6.00pm Tuesday 25 September Gallery 9, QAG

Throughout history, artists and designers have used clothing, props and ornament to shape representations of women. In this two-part event, award-winning set and costume designer Anna Cordingley talked to Geraldine Kirrihi Barlow, Curatorial Manager, International Art, QAGOMA, about the use of theatrical dress in the ‘Of Women’ display at the Queensland Art Gallery, followed by a behind-the-scenes presentation of Cordingley’s approach to designing for Opera Queensland’s 2018 production of Don Giovanni, directed by Lindy Hume.

Cymbals clashed by Edward Burne-Jones’ Aurora, 1896 (fig. 1) and the dagger and robe of Mrs Yates in George Romney’s Mrs Yates as the Tragic Muse, Melpomene, 1771 (fig. 2) – what do personal props tell us about these women and how are personal props used in Don Giovanni?

The contents of our handbags, or of the glove-boxes in our car or of our kitchen bench, say so very much about us.  Like it or not.  And props and peripheral decoration peppered throughout art history elude to characteristics and traits of the subjects represented in a similar manner.  George Romney’s portrait of Mrs Yates as the Tragic Muse, Melpomene offers us an ivy or cypress wreath and a dagger.  We could take the cypress wreath to be a harbinger of death or of mourning, so goes the symbolism of the cypress in a both a European and a Middle-Eastern sense.  And the dagger would corroborate that.  Edward Burne-Jones’ Aurora is figured clashing cymbals.  She is waking the town, as Aurora is the Roman goddess of dawn, and you see the mysterious half-light of morning in the skies behind her.

Donna Elvira (fig. 3, 5), the incredible tour de force that is hunting down Don Giovanni for reasons very different to Donna Anna, is on a literal journey.  She and her maid are chasing him across the countryside, and so she has accoutrements.  In our production, hers are of a busy modern woman – in her handbag are pens, tissues, a Snickers, cigarettes and a lighter, pills for migraines, a tipple of gin.  When she is searching for the lighter, fed up, she spills the contents on the table before her.  Such is a woman in a flap, and in this moment, she is ferocious.

Leporello, in the same scene, is showing Elvira the little black book he carries around which lists the conquests of Don Giovanni (fig. 4).  Leporello is charged with carrying it because he is servant to an incredibly arrogant man who would never carry anything himself, but the book itself reveals to us the cruelly meticulous cataloguing of Don Giovanni; it speaks to the clinical nature of his obsession.  The recording of his women evokes the pathology of a serial killer.

This is damning evidence; Leporello wouldn’t show this book to just anybody, but he will show Donna Elvira because he recognises her misguided fixation and feels for her.  Inside that tome are thousands and thousands of names.  Only when she sees her own does she feel sick to the stomach and believe his tales of Don Giovanni’s callousness, whereby her love turns acidic.

The artifice of costuming as explored by Michael Cook in Broken Dreams Series, 2010 and the parallel use of anachronism as an artistic device across the Don Giovanni design;

Cook’s work plays with, subverts and parodies roles and archetypes belonging to Australia’s colonial history and our indigenous one.  Costuming is a tool in his artwork which shifts our perception, expectation and, in a sense, reframes the subjects both to both empower and to ironically undermine.  Our Don Giovanni, as you’ll see when we wander through the design process, is anchored in Victorian London, and yet there are equally anachronisms in the palette to both empower and deliberately undermine the situations unfolding, and to divert audience expectation and enable surprise.  Costuming is definitively artificial, and when it is at its most playful, most liberal, most pointed and dramatic is – I believe – when it works best.  Not when it is slavishly authentic to history and epoch.  There are documentaries and tomes for the purpose of dryly accurate recreation.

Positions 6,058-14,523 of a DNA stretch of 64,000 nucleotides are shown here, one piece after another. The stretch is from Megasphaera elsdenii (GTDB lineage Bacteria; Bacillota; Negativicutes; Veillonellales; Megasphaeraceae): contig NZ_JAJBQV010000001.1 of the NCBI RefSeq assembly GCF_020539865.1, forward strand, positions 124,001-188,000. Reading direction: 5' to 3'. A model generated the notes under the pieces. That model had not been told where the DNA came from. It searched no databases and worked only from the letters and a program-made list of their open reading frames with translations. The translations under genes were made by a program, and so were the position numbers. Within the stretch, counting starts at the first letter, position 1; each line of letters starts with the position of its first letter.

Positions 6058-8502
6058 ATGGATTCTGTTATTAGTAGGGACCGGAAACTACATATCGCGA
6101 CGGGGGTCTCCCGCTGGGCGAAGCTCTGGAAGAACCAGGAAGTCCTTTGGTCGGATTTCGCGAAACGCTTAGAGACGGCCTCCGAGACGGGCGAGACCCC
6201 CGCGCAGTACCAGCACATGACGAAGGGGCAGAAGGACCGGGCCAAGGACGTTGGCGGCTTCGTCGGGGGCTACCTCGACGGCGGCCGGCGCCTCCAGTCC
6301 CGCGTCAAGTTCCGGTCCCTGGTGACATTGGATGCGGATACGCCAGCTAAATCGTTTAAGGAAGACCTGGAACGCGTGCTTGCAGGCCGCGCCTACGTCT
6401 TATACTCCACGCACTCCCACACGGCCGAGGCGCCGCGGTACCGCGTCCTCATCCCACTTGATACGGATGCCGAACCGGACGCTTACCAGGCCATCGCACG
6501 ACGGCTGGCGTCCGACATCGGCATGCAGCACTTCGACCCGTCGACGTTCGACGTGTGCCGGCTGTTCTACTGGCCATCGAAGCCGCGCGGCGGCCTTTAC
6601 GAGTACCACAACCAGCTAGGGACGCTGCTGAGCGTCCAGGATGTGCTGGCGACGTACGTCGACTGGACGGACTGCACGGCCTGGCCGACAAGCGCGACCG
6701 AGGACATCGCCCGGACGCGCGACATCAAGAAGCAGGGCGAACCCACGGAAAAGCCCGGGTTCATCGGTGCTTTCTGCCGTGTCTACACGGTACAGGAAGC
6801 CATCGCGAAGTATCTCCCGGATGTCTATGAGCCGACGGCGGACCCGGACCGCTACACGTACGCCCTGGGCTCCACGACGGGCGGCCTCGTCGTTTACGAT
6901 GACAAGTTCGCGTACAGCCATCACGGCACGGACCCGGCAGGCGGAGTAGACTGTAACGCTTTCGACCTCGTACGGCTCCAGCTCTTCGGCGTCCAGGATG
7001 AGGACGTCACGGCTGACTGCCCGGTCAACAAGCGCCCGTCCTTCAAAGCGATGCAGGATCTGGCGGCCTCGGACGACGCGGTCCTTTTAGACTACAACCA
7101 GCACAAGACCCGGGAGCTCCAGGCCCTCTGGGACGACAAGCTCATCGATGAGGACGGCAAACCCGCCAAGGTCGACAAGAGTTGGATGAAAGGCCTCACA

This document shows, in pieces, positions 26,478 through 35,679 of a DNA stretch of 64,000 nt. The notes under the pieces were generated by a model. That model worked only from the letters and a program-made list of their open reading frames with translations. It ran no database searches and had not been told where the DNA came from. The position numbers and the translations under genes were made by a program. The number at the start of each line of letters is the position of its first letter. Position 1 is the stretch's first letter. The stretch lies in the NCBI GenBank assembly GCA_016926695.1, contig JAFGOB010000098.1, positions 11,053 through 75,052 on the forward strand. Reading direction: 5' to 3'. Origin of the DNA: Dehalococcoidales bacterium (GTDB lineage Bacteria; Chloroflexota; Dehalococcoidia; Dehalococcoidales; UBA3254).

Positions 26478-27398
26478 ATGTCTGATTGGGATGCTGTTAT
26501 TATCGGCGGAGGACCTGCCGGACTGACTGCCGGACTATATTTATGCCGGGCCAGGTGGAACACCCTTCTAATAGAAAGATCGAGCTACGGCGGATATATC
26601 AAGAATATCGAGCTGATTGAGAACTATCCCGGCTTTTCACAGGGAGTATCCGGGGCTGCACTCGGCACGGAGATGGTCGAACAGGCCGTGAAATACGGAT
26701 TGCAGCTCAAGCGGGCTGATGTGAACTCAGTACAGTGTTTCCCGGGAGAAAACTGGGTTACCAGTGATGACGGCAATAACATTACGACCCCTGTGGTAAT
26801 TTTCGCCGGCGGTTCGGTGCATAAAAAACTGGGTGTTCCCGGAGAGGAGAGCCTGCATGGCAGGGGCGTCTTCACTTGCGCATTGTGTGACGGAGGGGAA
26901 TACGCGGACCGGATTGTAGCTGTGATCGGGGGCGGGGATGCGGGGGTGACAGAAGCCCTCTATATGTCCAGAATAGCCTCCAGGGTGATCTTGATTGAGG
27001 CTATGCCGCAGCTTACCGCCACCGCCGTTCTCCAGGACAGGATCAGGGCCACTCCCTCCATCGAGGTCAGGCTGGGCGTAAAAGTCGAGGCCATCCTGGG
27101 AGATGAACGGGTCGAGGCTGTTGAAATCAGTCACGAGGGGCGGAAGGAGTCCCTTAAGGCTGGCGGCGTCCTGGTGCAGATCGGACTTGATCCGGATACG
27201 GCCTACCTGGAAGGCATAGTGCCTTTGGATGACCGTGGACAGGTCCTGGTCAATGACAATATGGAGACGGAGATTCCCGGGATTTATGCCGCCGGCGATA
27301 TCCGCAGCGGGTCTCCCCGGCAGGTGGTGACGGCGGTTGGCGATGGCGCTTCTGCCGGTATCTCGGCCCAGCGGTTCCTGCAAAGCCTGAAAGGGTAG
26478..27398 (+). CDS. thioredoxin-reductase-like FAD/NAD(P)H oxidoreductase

The emphasis and subordination at play in the costume Picasso has orchestrated for La Belle Hollandaise, 1905 and the call to public for inclusion in the hellish finale of Don Giovanni in various states of (un)dress (fig. 6).

A key reason as to why La Belle Hollandaise is so hauntingly memorable is that Picasso has figured her not simply as another nude, but a nude bar her unusual Floddermuts.  Her lace cap is an accent, an emphasis; it pulls focus and sets a tone for the entire image.  Our eyes are so attuned to registering complete ensembles that when we’re faced with fragments such as this they appear discordant and persistent.  For the same reason, we may joke at a nude man wearing nothing but socks.  And Helmet Newton might photograph a nude bar for her enormous fur and clutch.

According to the libretto, Don Giovanni’s demise comes when the ghost of the Comendatore arrives at his dinner table, gearing up to drag him into Hell.  Lindy’s conceit for our production entails not a deadly male antagonist but hundreds of female avenging angels.  It is the women in her production who see natural justice served to Giovanni.  And they appear to him as he has experienced them, only this time, crucially, they have the power.  A call was put out by Opera Queensland for hundreds of volunteers to appear on stage in our production nude or semi-nude, perhaps figured as per the La Belle Hollandaise.  Exactly how the women present is largely up to the individual, with very little style-guidance from me.  And the role of these women will be the opposite of passive.  En masse, they consume Don Giovanni.  They are, finally, his Hell and his comeuppance.  Until he, who has been their Hell, is gone.

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